Jerry Fishenden has started a good debate on his Microsoft blog having mapped the recent ONS public sector productivity data against IT spend and he wonders why the investment in IT does not appear to have positively impacted the productivity data.
I am not a statistician but I did ask one for her telephone number once, and she gave me an estimate. So I will leave it to Public Finance, the Times, and the FT to apply their forensic analysis but what they all say is this productivity link is hugely complex and fraught with issues but does pose many questions. However Jerry’s point that we should not be spending money if we cannot be certain of creating value is an extremely valid one and one that I whole heartedly support.
Some statistics that Jerry didn’t print; IT spend in the public sector is c4.6% of total public sector spending according to the Operational Efficiency Programme (pp48, 4.5) undertaken independently by Dr Martin Read. If I took Martin’s most pessimistic figure on IT spend it would push the overall percentage up to 5.3%. Following benchmarking undertaken by Gartner, a leading analysis and benchmarking company, they state that their global average is 5.9%, EMEA private sector is 7.7%, and the Gartner benchmark for 232 Government departments (63% USA, 16% Asia Pac) is 6.8%. My budget is 0.068% of the £16bn.
The £16bn that is quoted is not held or controlled centrally but is allocated across the thousands of Public Sector Bodies. These same bodies also run their own project portfolios.
Jerry is proposing two strands of work. The first strand is “working out which current ICT related to public services should be frozen, which fixed and which failed (and scrapped).” Absolutely, but it isn’t about IT, it is about what the project is meant to achieve in terms of outcome – transport, health, education.... So this should be a business review first. What is the purpose of the business? What does the business deliver? Is it still required? Is what is required being delivered in the most optimum way etc etc etc. Clearly from this any projects, or units, that are no longer required can be closed down, modified or redeployed to more important areas. Jerry says “this is the short-term tactical view of how to better optimise the existing ICT assets (and liabilities) of the public sector”
It would be right for any new CEO or team taking over a business to undertake a review and make changes, after all that is why they have invariably been appointed. Some decisions will be able to be made quickly. Others will need to be taken once the analysis has been done. We should not see this is a one off process, but a continuous process of ensuring that what is being invested in is still appropriate and indeed the investment will deliver the expected benefits.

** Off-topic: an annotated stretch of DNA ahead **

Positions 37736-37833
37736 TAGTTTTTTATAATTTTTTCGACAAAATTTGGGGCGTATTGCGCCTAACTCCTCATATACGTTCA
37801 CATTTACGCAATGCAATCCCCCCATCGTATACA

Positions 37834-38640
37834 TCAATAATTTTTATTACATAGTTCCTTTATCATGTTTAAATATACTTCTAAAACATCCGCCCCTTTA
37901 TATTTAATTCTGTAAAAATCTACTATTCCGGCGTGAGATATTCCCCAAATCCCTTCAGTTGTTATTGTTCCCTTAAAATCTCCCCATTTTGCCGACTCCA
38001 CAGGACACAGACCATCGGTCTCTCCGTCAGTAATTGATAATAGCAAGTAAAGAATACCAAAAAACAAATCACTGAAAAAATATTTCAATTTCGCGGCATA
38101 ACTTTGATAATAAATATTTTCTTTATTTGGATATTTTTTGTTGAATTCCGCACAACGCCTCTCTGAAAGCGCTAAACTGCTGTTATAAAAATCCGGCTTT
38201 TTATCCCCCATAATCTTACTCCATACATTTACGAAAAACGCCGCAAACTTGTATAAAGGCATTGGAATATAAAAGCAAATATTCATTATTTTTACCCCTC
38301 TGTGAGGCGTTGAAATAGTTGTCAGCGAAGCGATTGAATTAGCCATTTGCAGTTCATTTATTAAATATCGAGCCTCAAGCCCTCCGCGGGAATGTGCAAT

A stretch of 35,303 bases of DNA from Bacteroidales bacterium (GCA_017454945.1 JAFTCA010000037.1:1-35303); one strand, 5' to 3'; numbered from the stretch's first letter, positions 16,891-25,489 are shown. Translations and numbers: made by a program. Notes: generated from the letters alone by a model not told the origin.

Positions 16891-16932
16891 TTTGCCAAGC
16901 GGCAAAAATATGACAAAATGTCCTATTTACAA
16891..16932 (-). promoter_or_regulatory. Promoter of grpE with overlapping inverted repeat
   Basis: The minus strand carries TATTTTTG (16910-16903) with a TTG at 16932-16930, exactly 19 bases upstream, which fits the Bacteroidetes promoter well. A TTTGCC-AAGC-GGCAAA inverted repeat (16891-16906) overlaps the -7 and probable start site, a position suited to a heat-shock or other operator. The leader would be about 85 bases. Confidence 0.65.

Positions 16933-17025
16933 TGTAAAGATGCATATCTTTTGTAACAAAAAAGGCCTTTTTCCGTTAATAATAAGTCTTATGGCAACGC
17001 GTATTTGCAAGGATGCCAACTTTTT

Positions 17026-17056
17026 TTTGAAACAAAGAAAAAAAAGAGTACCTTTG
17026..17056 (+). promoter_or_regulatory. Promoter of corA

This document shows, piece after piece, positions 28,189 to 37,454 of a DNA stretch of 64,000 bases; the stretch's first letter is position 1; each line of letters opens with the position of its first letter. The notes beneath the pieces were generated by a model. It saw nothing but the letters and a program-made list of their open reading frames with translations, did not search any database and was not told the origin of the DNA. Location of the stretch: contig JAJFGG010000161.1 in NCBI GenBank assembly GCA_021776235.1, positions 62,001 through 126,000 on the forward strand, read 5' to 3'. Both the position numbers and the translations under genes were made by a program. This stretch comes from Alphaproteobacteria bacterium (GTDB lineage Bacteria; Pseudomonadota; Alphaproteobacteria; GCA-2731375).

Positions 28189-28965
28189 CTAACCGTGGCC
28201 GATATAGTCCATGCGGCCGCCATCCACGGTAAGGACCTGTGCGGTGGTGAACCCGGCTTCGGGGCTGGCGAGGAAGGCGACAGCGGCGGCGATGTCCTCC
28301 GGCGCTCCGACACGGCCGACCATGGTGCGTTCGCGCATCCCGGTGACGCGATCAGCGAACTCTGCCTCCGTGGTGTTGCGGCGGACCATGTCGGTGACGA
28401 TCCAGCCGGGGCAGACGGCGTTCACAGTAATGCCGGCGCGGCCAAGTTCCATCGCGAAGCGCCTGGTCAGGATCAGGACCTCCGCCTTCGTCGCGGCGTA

Jerry restates two options for cost cutting. The first being a dramatic cut in IT costs, with 50% being suggested, the second being cutting the administration and overhead budgets of departments and letting them decide how they will spend their money. This seems hugely simplistic. First of all the IT budget is a budget of the business. The CEO/Accounting Officer should be allocating the money to deliver the agreed business objectives or policy outcomes. So if the objectives of the business indicate they can cut the IT budget by 50% so be it. This is not new, this is business.
The second option of cutting the administration and overhead budgets again happens today. In reality there will not be one single solution applied by a new CEO/Team, they are always likely to adopt a blend of approaches:
· First of all they will look to be very clear about what needs to be achieved. What objectives do they wish to achieve, over what period of time by area of the business. This needs to be as crisp and as specific as possible
· Based on the above, it is common for a review to be undertaken to ascertain whether what is happening today matches the new requirements. This is both a tactical review and a strategic review. It is right for things to be realigned, pruned back, stopped, undone, accelerating and new things added to the portfolio.
· To get the best results the CEO will wish to ensure that there is line of sight from the setting of the objectives through to delivery. He/she will want to ensure that governance is clear and ensure that accountability is clear.
Jerry has a s second strand “working out where and how technology now plays a key role as a policy lever, enabling a fundamental re-think and re-design of our public services” and makes a crucial point about the configuration of government in his post on rethinking the use of IT in public services, I will deal with this in a second post